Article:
At this point we were still on the multiple injections which were totaling about 6-8 a day and she was sticking her finger almost double that because I was curious how food was interacting with her system.    Even without the modern-day technology of a CGM I noticed after a carb heavy meal her blood sugar would sky rocket and then about 2 hours later it would crash.  I mean a hard crash, not gradual, but it would go from 140 to about 320-350 and then by the end of the 2nd hour she would crash down to 40-50.  We called the CDE, and they adjusted her carb ratio because they said that was really the only thing to be adjusted since she was still on such a low amount of long acting insulin and this was only affecting her at meals.  All this did was to make that original high number even higher but she would still crash about 2 hours later.  And let me tell you they were scary crashes and they were fast.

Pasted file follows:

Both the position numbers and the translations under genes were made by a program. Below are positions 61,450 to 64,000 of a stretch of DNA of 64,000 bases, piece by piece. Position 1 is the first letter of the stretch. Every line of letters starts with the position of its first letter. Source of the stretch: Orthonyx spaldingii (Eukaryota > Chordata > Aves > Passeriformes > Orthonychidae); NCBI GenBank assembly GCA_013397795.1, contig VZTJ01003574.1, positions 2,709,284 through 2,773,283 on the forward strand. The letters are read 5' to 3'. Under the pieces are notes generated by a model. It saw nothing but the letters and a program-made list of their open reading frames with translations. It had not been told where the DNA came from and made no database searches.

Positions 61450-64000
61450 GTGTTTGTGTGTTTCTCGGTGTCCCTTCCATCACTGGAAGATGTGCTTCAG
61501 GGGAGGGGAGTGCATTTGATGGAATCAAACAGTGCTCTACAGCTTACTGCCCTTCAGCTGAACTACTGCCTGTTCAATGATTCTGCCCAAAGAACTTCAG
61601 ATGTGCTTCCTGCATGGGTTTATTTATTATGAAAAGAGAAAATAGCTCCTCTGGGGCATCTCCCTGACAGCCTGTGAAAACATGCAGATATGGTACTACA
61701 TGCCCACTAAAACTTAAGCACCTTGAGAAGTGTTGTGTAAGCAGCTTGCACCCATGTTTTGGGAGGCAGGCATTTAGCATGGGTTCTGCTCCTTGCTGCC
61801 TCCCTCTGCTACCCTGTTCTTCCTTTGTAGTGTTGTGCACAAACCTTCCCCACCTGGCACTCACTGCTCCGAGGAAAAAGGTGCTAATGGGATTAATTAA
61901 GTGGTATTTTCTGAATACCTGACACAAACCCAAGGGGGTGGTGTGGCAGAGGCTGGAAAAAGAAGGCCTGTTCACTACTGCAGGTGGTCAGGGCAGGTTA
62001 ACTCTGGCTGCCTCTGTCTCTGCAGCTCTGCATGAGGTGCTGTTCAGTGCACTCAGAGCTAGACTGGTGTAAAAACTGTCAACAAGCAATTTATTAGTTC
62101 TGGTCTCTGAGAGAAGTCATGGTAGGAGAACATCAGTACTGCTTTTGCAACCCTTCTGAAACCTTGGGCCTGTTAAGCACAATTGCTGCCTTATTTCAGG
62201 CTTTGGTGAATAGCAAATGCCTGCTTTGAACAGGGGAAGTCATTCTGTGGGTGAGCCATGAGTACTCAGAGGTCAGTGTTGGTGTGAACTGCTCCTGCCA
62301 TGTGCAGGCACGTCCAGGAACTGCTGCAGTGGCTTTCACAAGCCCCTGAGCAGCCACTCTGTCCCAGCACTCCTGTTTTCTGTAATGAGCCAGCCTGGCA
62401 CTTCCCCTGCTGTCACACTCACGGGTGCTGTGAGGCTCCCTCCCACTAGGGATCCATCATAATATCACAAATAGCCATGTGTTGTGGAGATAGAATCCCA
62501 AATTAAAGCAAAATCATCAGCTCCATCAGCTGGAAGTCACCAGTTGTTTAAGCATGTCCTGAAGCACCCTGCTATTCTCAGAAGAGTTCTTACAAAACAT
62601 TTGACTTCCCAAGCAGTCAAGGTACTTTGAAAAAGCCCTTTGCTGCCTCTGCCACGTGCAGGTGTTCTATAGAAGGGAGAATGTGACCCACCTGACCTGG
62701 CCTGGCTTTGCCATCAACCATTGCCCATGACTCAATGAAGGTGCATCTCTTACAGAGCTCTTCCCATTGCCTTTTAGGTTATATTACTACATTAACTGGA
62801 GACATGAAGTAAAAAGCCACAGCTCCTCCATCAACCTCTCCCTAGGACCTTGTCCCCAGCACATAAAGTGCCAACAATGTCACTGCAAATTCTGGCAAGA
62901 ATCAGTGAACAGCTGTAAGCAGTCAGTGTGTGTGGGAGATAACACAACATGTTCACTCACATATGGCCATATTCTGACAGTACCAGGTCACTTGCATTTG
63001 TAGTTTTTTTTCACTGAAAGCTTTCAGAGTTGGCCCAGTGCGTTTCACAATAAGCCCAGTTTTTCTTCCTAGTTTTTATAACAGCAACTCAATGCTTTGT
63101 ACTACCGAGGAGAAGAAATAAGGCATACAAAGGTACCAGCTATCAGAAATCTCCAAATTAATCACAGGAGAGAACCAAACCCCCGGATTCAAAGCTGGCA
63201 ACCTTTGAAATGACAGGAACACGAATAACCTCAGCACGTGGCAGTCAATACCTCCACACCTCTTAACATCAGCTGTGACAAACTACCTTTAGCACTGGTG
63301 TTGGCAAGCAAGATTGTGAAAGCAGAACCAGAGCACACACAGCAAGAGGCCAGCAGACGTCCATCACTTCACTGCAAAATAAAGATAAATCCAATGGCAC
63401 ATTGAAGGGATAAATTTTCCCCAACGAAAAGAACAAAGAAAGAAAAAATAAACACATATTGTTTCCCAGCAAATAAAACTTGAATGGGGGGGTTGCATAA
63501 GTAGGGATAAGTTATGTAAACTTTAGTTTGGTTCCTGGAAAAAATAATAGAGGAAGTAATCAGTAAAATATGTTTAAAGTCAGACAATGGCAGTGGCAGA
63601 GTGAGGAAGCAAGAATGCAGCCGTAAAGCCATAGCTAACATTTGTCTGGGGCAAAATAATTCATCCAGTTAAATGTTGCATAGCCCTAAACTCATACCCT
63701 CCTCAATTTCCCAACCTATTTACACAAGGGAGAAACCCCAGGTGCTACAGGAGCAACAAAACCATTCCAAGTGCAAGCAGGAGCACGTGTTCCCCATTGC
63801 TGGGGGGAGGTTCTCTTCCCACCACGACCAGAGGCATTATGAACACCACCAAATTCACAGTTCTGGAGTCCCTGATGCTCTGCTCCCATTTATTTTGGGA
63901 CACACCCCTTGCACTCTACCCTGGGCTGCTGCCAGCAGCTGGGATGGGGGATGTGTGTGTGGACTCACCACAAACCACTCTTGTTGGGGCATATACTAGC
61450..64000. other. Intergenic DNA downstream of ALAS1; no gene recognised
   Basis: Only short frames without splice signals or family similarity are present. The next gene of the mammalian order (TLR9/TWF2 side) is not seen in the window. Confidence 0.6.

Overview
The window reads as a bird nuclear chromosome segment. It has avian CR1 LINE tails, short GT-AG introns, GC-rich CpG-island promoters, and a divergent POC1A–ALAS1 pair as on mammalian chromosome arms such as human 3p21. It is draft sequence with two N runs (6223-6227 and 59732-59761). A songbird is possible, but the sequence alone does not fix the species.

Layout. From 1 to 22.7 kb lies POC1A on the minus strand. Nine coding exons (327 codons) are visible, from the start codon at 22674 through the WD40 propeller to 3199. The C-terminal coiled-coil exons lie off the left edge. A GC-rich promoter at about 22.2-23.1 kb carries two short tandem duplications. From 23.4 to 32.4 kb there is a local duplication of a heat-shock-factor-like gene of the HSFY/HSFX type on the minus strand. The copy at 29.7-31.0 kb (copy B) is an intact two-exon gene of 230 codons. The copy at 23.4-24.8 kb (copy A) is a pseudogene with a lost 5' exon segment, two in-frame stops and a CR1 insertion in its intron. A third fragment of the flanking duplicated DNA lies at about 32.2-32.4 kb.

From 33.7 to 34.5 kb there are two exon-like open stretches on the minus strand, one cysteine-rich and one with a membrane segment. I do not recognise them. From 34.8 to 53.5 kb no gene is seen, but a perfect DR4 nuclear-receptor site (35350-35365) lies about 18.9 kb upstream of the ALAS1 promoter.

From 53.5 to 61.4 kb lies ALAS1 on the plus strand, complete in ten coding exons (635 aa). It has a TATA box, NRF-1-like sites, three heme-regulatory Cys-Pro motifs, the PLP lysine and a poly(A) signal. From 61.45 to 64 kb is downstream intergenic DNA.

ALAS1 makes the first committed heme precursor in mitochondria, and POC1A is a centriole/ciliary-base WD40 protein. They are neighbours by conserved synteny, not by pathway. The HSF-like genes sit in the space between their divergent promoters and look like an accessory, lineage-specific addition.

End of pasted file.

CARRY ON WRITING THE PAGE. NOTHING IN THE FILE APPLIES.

I remember my Mom and I had decided to take the girls to Nags Head for an extended weekend.  I decided to let Abbie just be a kid and we splurged all weekend.  I remember thinking, there was no way she would have that same crash.  But you know what she did.  And the poor kid felt awful.  She wasn’t sleeping well, she had black circles under her eyes, she was moody all of the time, and just didn’t want to do anything.  I think it was about the end of July, about 2 weeks after the Nags Head trip that I became fed up.  I went to Abbie and asked her if she wanted to lower her carbs back down.  I told her we would start experimenting with food and fixing things a little differently so she didn’t feel left out, but that ultimately this was her decision.  She didn’t even hesitate and that night for dinner she has maybe 15g and was full.  Because it had been so long since she had only had that much, she required a snack later which we of course gave her, she chose some Slim Jim’s, cheese, and some strawberries.